Thymolphthalein

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Thymolphthalein
Thymolphthalein.svg
Names
IUPAC name
3,3-bis(4-hydroxy-2-methyl-5-propan-2-ylphenyl)-2-benzofuran-1-one
Identifiers
125-20-2 N
ChEMBL ChEMBL587849 YesY
ChemSpider 29054 YesY
EC number 204-729-7
Jmol-3D images Image
PubChem 31316
Properties
C28H30O4
Molar mass 430.54 g·mol−1
Appearance White powder
Melting point 248 to 252 °C (478 to 486 °F; 521 to 525 K) (decomposes)
Hazards
R-phrases 4, 10
S-phrases S22 S24/25
NFPA 704
Flammability code 0: Will not burn. E.g., water Health code 1: Exposure would cause irritation but only minor residual injury. E.g., turpentine Reactivity code 0: Normally stable, even under fire exposure conditions, and is not reactive with water. E.g., liquid nitrogen Special hazards (white): no codeNFPA 704 four-colored diamond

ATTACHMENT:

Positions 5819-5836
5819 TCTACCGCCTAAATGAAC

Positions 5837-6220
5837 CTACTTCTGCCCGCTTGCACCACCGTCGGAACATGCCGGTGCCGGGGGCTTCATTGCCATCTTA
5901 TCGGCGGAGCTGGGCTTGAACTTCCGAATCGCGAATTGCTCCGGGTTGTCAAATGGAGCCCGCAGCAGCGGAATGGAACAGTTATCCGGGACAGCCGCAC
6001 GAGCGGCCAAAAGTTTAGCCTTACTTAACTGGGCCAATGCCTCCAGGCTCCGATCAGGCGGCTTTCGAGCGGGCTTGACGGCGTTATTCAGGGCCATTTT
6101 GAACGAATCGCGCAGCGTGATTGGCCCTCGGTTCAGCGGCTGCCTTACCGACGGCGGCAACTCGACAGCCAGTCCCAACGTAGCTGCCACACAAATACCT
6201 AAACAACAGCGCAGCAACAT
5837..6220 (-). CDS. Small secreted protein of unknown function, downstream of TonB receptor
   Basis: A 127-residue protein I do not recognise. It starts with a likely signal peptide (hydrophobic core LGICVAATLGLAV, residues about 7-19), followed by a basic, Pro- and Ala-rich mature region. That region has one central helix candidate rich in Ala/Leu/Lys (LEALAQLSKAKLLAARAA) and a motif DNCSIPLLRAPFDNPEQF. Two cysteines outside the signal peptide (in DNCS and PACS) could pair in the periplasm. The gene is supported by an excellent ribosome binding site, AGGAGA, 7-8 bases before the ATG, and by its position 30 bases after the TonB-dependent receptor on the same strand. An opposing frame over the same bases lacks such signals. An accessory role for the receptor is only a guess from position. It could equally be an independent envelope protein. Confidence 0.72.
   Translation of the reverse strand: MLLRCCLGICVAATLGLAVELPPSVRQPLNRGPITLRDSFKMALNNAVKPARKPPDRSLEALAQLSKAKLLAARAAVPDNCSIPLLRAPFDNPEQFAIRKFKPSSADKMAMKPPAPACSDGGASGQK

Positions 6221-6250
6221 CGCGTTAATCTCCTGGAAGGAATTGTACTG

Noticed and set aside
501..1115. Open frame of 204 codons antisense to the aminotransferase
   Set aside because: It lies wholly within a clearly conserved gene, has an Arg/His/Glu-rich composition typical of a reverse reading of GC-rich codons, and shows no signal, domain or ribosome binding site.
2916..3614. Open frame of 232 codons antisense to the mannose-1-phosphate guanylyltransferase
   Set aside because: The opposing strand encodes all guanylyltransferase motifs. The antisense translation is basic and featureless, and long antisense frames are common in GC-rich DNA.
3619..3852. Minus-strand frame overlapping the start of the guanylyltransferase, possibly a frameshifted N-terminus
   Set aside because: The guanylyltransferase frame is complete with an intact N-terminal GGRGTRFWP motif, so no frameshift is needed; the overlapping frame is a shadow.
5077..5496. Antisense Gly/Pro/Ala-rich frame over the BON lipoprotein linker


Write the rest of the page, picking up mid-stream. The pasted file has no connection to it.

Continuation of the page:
Except where noted otherwise, data is given for materials in their standard state (at 25 °C (77 °F), 100 kPa)
 N verify (what isYesY/N?)
Infobox references

Thymolphthalein is an acid-base (pH) indicator. Its transition range is around pH 9.3-10.5. Below this pH, it is colorless; above, it is blue. The molar extinction coefficient for the blue thymolphthalein dianion is 38000 M−1cm−1 at 595 nm.[1]

Thymolphthalein (pH indicator)
below pH 9.3 above pH 10.5
9.3 10.5

Preparation[edit]

Thymolphthalein can be synthesized from thymol and phthalic anhydride by Friedel-Crafts alkylation:

ThymolphthaleinSynthesis.png

References[edit]

  1. ^ Hahn HH, Cheuk SF, Elfenbein S, Wood WB (April 1970). "Studies on the Pathogenesis of Fever: Xix. Localization of Pyrogen in Granulocytes" (PDF). J. Exp. Med. 131 (4): 701–9. doi:10.1084/jem.131.4.701. PMC 2138774. PMID 5430784.